Wednesday, December 31, 2014
2014 was another wonderful year for the theater in Delaware! I was excited that a Delaware-based theater company, in this case the Wilmington Drama League (WDL), was producing the coming of age show, 13, The Musical. I had taken my nephew to see the musical on Broadway about five years ago and I thought, "what a fantastic show to introduce young teens to the theater!" The WDL's production was highlighted by the rousing performances of its young cast members. The production was such a success that it was transferred to a professional theater company in Pennsylvania!
I was floored by Kathleen Pirkl Tague's performance in The University of Delaware's Resident Ensemble Players' production of Margaret Edson's play Wit. Tague perfectly captured the emotions and struggles a person goes through while not just fighting, but coming to terms with advanced stage cancer. This play doesn't just land on my top for 2014, but my top for the decade!
I always love spending a summer evening outside watching a performance and the Delaware Shakespeare Festival's exhilarating production of Hamlet did not disappoint. Sipping wine while watching one of the Bard's best tragedies with a great friend made for delightful summer evening. From the stellar cast to the amazing set, the production was absolutely mesmerizing!
It was a great treat to see two veteran TV actors (Michael Learned and Daniel Davis) star in A.R. Gurney's sentimental two-character play Love Letters at The Delaware Theatre Company (DTC). I hadn't seen the play since I was in high school when Colleen Dewhurst and E.G. Marshall portrayed the parts at The DuPont Theatre, then The Playhouse. The DTC production immediately reminded me why I fell in love with this charming play so many years ago about a relationship between two people over the course of their lives.
I look forward to seeing more great theater in 2015!
Thursday, December 18, 2014
By Blogger Charles "Ebbie" Alfree, III
It’s hard not to think of Tom Hanks playing Heart and Soul and Chopsticks at the quintessential New York City toy store, FAO Schwartz (aka "MacMillan Toys" in the movie) when someone mentions the film Big. Fortunately for the audience at the Wilmington Drama League (WDL), they see the iconic scene from Penny Marshall’s 1988 film live on stage in their holiday show, Big, the musical.
With a boisterous score by David Shire, Big the musical is exactly what it says it is…it’s BIG! Sharing the writing with Richard Maltby, Jr. (lyrics) and John Weidman (book), the three men have created a show that’s perfect for the whole family during the holiday season.
Directed by Kathy Buterbaugh, Big the musical follows 12-year-old New Jersey boy, Josh (Connor Carp) who likes 13-year-old Cynthia (Rachel Ford). While waiting in line for a carnival ride — which he ends up being too small to ride — he learns Cynthia is dating a boy old enough to drive. Distraught, Josh visits the Zoltar Speaks machine and wishes to be "big." The next morning, Josh wakes up a grown man (Daniel Urdaneto). Not recognizing her now-grown son, Josh’s mother (Kansas Lynn Battern) kicks him out of the house. With the help of his neighbor and best friend, Billy (William Rotsch), Josh travels to New York City to find a Zoltar Speaks machine in an arcade, but instead finds he must wait weeks for a listing of machine locations.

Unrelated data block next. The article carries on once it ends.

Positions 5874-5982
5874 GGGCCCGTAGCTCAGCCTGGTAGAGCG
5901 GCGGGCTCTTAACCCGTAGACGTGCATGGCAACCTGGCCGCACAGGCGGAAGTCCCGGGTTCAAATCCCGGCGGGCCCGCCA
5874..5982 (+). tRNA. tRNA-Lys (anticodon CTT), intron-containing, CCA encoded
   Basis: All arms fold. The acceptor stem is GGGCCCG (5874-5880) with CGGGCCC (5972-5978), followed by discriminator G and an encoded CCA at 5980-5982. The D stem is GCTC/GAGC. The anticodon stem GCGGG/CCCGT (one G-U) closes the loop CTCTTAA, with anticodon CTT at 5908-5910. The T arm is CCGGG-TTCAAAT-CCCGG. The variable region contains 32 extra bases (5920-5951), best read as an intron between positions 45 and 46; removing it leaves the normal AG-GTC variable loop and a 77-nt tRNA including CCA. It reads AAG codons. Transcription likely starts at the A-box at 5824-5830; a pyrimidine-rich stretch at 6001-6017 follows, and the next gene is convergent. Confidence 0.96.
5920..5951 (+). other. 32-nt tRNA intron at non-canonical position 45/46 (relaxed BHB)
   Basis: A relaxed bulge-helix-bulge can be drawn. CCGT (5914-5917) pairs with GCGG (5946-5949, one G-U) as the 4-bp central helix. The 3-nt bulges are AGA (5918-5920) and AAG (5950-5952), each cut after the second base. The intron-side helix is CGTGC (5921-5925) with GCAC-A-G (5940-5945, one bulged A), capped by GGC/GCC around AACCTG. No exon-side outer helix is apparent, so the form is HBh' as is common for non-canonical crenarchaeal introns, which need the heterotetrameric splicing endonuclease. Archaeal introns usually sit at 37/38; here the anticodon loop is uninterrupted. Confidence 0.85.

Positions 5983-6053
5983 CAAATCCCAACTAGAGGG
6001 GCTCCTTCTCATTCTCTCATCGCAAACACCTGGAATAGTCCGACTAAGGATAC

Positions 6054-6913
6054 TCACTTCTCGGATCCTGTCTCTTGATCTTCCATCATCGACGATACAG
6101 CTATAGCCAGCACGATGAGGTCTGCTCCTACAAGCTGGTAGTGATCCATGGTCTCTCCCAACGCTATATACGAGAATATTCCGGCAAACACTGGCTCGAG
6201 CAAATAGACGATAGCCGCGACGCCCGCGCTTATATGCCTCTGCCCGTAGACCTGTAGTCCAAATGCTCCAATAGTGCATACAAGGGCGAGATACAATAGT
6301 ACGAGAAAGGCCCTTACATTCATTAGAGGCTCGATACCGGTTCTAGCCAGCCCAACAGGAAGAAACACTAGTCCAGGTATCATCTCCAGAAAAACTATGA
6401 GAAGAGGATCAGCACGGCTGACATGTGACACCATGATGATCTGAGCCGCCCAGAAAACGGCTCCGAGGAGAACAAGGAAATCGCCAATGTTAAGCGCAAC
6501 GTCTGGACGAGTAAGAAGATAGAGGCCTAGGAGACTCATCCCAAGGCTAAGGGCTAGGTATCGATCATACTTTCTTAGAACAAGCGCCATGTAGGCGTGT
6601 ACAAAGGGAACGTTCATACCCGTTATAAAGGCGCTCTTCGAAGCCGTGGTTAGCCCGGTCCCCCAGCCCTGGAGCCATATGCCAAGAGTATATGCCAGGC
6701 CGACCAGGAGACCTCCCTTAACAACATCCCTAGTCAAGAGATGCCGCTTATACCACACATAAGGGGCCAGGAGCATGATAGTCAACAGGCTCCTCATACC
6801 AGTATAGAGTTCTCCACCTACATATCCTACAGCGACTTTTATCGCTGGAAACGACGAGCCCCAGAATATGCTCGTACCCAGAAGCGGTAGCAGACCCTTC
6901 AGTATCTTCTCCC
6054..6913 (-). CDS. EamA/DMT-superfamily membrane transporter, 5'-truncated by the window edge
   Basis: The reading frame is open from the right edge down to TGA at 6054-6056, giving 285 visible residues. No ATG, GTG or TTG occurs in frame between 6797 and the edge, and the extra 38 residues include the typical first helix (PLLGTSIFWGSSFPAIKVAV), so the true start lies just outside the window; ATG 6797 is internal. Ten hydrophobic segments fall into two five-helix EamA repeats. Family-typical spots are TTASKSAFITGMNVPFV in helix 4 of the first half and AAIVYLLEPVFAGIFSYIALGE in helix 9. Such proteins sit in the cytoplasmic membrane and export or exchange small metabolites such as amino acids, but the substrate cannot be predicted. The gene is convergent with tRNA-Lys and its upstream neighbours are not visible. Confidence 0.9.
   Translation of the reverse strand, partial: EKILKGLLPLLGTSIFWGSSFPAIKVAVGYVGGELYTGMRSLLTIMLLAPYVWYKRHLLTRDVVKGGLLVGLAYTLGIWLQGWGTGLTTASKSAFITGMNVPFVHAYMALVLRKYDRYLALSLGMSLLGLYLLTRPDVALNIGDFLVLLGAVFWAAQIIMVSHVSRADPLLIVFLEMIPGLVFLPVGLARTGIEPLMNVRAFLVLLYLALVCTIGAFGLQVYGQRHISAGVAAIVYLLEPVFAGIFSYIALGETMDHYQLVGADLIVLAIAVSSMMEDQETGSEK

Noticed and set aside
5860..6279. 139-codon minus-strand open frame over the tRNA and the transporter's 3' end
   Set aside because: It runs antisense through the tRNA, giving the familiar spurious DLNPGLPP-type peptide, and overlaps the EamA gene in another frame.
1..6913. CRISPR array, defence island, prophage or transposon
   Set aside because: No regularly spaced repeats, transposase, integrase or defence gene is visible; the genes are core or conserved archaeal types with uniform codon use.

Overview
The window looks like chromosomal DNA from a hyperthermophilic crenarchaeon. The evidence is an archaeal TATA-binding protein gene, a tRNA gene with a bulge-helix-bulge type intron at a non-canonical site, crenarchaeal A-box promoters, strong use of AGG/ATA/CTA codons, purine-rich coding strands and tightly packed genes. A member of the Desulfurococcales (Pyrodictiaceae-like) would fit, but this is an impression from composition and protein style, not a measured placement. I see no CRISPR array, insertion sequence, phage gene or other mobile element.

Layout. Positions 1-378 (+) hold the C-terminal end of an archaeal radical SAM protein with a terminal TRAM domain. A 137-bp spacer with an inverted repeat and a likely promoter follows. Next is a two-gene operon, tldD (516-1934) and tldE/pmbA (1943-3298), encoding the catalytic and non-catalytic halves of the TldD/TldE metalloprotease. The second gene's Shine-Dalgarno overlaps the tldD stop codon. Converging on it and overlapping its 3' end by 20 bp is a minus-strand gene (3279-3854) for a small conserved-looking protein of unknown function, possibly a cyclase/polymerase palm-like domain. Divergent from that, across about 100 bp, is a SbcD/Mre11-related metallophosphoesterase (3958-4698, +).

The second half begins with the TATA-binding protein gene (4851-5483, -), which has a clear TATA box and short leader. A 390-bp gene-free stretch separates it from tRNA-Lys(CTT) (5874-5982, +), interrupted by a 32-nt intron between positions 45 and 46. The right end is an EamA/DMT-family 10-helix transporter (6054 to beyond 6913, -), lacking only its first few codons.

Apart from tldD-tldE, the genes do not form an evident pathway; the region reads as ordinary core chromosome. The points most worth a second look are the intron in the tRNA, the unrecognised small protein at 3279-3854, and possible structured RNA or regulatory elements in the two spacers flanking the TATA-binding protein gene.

What else would a 12-year-old boy do, but make his way to FAO Schwartz (MacMillan Toys), where he meets Mr. MacMillan (Jack Jordan) who owns a faltering toy manufacturing company. Impressed with Josh’s knowledge of toys, Mr. MacMillan offers him a vice president position and an apartment. Josh now has a place to live, an office with a view of the Statue of Liberty and a job that requires him to play with toys all day…a perfect life for a young boy. But, Josh has to contend with his yuppie colleagues Paul (Bill Swezey) and Susan (Sharon Rueggsegger), who are in a tumultuous relationship and are unable to create a successful holiday toy for the company.
Chaos ensues as Susan begins to drift away from the smarmy Paul and develop feelings for Josh. With Josh, Susan starts to reconnect with her inner-child and enjoy life, instead of climbing the corporate ladder. When Josh finally finds the Zoltar Speaks machine, he has to decide if he’ll stay in his adult form and continue his relationship with Susan or return to his family and friends.
Making that choice is Mr. Urdaneto who is brilliant as a man-child. His mannerisms — even the way he takes off his coat — are exactly what you would expect from a 12-year-old. He has a gorgeous voice that soars throughout the theater. Playing opposite him is an equally brilliant performer, Mrs. Rueggsegger as Susan. Mrs. Rueggsegger, who sings most of the show’s ballads, is amazing. She has a gorgeous voice and I could’ve listened to her sing all night. Ms. Battern as Josh’s mother and Mr. Rotsch as Billy give rousing performances. The four actors lead a BIG enthusiastic cast that keeps the show in motion, especially during the BIG splashy dance numbers choreographed by Brett Anderson.
Set Designer Pete Worth has created BIG sets that delight and actually become characters in the show! From Josh’s bedroom to the carnival (where the Zoltar Speaks machine is) to Josh’s whimsical office and apartment, the sets do not disappoint.
Big, the musical runs through December 28, at the Wilmington Drama League. Visit Wilmingtondramaleague.org or call 302.764.1172 for additional information and tickets.